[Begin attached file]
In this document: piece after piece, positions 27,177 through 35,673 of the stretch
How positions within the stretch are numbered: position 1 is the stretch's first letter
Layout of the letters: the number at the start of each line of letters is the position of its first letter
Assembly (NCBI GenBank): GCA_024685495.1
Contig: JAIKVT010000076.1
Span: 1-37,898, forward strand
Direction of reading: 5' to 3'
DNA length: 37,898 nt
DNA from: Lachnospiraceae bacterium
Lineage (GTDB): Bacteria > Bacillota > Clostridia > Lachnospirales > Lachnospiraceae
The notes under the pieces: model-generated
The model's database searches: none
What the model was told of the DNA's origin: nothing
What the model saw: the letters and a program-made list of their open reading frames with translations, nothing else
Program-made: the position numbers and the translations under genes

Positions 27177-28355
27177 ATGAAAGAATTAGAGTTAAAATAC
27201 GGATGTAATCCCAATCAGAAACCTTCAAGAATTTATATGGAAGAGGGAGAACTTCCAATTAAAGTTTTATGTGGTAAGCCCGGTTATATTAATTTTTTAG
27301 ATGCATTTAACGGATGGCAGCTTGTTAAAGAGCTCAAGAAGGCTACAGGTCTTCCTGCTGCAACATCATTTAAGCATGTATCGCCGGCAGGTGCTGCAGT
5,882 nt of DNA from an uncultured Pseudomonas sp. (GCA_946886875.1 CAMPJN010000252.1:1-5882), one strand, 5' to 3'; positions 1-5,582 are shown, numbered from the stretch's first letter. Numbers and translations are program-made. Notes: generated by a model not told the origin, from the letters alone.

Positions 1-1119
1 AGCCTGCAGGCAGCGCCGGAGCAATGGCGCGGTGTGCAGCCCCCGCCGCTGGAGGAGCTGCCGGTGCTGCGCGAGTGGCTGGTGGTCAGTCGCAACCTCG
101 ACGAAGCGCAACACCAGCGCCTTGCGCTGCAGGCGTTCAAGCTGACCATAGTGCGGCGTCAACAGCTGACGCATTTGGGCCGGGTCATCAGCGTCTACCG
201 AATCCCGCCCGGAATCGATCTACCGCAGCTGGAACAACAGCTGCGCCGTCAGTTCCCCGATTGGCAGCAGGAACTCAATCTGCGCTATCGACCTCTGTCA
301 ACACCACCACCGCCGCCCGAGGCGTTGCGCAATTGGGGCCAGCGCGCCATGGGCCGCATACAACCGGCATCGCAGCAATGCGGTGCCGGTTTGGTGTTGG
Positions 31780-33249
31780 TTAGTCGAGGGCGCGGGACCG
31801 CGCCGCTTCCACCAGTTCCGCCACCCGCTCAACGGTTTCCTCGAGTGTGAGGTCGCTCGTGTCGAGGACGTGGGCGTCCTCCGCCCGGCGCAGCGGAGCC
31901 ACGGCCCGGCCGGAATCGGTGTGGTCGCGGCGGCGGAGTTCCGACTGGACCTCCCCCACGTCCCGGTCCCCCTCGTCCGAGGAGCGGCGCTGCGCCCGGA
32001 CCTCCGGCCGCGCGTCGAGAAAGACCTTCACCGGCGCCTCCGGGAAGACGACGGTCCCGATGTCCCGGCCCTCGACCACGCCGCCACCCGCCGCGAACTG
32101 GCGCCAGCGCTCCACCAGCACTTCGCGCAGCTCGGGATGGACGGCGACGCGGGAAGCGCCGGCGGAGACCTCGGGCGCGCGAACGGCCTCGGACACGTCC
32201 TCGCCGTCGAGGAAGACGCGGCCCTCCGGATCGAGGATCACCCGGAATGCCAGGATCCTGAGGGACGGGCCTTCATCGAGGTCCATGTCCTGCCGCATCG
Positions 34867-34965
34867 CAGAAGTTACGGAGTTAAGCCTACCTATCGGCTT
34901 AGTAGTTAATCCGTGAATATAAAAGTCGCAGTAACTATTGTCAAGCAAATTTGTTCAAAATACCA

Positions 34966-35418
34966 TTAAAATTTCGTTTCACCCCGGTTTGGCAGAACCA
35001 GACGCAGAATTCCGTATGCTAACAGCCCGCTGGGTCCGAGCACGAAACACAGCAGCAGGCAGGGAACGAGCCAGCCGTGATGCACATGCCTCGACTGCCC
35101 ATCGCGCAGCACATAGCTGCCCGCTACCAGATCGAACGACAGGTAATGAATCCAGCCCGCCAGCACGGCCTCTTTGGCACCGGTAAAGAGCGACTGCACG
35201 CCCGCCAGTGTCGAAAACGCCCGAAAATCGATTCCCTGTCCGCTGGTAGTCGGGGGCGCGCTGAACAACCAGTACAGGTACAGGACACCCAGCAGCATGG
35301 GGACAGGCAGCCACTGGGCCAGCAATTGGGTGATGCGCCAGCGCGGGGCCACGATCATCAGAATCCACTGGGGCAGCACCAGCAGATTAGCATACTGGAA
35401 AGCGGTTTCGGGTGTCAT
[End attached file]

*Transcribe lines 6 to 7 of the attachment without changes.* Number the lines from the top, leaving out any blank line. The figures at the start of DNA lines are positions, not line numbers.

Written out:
Span: 1-37,898, forward strand
Direction of reading: 5' to 3'